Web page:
FCSS makes a difference
Family & Community Support Services (FCSS) makes a difference in the lives of Calgarians. We are proud to share some of our success stories with you. If you would like to share how FCSS has made a positive impact in your organization or client’s lives, please contact us at firstname.lastname@example.org.
Note: These stories are published with permission from the people involved. Names have been changed to protect their privacy.
Outcome area: Positive Child and Youth Development
The Catholic Family Service Calgary – Athlete’s Mentoring Program
Bruce and Carol registered their daughter Ashley in the Athlete’s Mentoring Program after hearing about it from her school. At the time, she was very shy and struggling to make friends at school. Through Athlete’s Mentoring, she built a close relationship with her mentor, learned more about herself, gained self-esteem and learned how to build meaningful friendships.
“I love my mentor, she is like a sculptor and she helped sculpt my personality," said Ashley, at the celebration party. "My mentor made me realize who I was on the inside.”
Outcome Area: Family Cohesion and Positive Parenting
Families Matter Society of Calgary – Parent Support Services
Sheila was suffering post-partum depression and desperately needed help. She reached out to Families Matter where she met a support worker who reassured her that she would get better.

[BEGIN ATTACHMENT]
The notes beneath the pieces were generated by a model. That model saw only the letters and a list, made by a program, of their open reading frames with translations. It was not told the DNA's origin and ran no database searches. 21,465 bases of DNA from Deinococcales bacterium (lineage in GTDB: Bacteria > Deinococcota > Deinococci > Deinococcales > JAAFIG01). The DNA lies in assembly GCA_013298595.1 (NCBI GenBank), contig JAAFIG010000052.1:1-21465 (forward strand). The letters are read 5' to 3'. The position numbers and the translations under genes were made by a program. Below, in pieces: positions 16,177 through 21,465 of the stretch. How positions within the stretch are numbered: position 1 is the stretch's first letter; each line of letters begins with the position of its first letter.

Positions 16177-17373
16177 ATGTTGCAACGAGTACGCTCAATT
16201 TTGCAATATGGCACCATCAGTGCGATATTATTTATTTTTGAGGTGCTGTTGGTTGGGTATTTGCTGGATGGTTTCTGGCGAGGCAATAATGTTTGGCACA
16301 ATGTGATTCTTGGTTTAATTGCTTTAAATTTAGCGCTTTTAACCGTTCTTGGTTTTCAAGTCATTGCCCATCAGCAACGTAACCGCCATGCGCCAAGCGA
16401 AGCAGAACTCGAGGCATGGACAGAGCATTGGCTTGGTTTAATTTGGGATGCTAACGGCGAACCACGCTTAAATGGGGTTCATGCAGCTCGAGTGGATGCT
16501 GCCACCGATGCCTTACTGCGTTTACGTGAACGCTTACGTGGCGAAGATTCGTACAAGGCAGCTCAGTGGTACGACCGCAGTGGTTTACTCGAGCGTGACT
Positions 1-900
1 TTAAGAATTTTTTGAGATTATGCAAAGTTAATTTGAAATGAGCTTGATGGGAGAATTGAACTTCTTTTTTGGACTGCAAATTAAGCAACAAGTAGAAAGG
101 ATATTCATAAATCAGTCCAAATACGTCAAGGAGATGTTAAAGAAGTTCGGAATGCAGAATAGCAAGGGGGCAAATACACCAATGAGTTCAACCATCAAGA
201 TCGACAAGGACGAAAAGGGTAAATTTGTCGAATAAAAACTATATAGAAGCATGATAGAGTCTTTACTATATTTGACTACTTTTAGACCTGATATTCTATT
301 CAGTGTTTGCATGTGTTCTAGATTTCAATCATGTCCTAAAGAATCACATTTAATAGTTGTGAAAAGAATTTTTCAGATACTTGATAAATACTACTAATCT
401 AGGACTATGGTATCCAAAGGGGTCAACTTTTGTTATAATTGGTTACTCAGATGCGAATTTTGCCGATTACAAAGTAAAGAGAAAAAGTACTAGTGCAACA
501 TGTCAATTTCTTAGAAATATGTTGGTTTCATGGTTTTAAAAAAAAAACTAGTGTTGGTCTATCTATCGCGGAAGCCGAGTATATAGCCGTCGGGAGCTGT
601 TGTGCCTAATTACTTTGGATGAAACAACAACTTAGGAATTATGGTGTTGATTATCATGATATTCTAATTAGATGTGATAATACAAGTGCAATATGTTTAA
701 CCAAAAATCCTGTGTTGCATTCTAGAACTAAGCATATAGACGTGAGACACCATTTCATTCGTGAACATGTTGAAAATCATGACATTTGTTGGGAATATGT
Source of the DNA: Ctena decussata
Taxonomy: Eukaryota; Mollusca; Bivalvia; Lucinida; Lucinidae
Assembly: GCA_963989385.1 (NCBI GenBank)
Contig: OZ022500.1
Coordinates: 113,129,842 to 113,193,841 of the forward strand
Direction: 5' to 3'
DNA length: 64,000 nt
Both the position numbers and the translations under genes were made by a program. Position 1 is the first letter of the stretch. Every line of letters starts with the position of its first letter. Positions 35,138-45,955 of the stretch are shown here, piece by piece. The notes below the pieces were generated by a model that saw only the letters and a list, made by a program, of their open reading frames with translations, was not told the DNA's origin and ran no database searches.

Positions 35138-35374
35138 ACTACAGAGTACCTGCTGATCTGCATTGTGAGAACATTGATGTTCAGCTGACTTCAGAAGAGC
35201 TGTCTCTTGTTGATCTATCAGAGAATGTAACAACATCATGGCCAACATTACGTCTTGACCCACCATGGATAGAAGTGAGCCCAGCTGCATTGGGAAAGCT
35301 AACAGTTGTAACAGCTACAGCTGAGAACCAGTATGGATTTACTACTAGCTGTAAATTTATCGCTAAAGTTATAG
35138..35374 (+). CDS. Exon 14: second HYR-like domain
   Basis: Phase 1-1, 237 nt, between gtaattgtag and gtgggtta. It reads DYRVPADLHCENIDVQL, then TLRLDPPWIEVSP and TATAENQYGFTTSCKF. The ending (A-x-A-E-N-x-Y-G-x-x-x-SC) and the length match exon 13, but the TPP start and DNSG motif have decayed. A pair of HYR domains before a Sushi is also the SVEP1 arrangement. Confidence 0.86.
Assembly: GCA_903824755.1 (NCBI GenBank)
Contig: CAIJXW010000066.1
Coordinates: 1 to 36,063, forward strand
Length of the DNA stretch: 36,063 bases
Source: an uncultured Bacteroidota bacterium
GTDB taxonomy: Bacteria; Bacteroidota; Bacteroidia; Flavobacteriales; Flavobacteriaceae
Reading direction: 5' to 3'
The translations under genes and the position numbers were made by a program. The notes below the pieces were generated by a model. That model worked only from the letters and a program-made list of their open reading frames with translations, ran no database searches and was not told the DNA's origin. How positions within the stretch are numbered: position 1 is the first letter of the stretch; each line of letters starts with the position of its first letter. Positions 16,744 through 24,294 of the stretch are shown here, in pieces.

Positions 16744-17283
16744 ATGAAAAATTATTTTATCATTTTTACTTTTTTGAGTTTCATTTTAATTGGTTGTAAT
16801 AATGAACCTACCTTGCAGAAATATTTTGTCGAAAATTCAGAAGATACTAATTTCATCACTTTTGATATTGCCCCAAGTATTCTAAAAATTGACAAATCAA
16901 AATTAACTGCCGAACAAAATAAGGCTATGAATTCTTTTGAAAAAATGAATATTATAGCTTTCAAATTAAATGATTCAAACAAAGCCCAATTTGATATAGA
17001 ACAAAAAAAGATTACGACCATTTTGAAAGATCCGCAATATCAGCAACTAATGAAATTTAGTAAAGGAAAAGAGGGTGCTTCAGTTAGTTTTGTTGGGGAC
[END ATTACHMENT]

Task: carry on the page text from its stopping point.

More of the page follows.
Families Matter became her place to be honest when she was at her most vulnerable.
“Because of them, I gained tools that I can use now and for the rest of my life,” said Sheila.
Families Matter Society of Calgary - Successful Young Parents Program
Sandra and Rob, both in their twenties with two young daughters, joined the program in February 2016. Rob was struggling to overcome an addiction that began in adolescence and had significant impact on his family. After the birth of their first daughter, he began stealing from Sandra to pay for his addiction which resulted in the family moving into a homeless shelter in Calgary where they remained for approximately one year. This naturally impacted their relationship due to feelings of anger, resentment and mistrust. Since beginning the program, they are enjoying nearly one year of Rob’s sobriety, have moved into a three bedroom apartment and are both fully engaged in a variety of support programs at Families Matter.
Outcome Area: Adult Personal Capacity and Economic Self-Sufficiency
The Kerby Centre – Financial and Social Benefits Program
Sam is an elderly Chinese-Canadian citizen. He arrived at the Kerby Centre Information Department in crisis: he had been living alone with no food or income. The Kerby Centre referred him to the food bank and helped him file several years of taxes. This enabled him to apply for eligible federal and provincial benefits. A few months later, the Kerby Centre helped Sam apply for subsidized housing. Now he has a place to live and enough income to support his needs.
“Coming to the Kerby Centre is a life changing experience for me”, said Sam.
Outcome Area: Positive Social Ties
Centre for Newcomers Society of Calgary - Volunteer Development Program
A young man recently immigrated to Canada and was a client at the Centre for Newcomers. He wanted to gain Canadian experience so they encouraged him to volunteer as a teacher. He was always excited to go to class, as he was able to help friends of all ages from many countries. They became a big family, creating a rich and comfortable environment for learning and integration to flourish. “I learned we can do amazing things to help educate and integrate newcomers to Canada,” he says.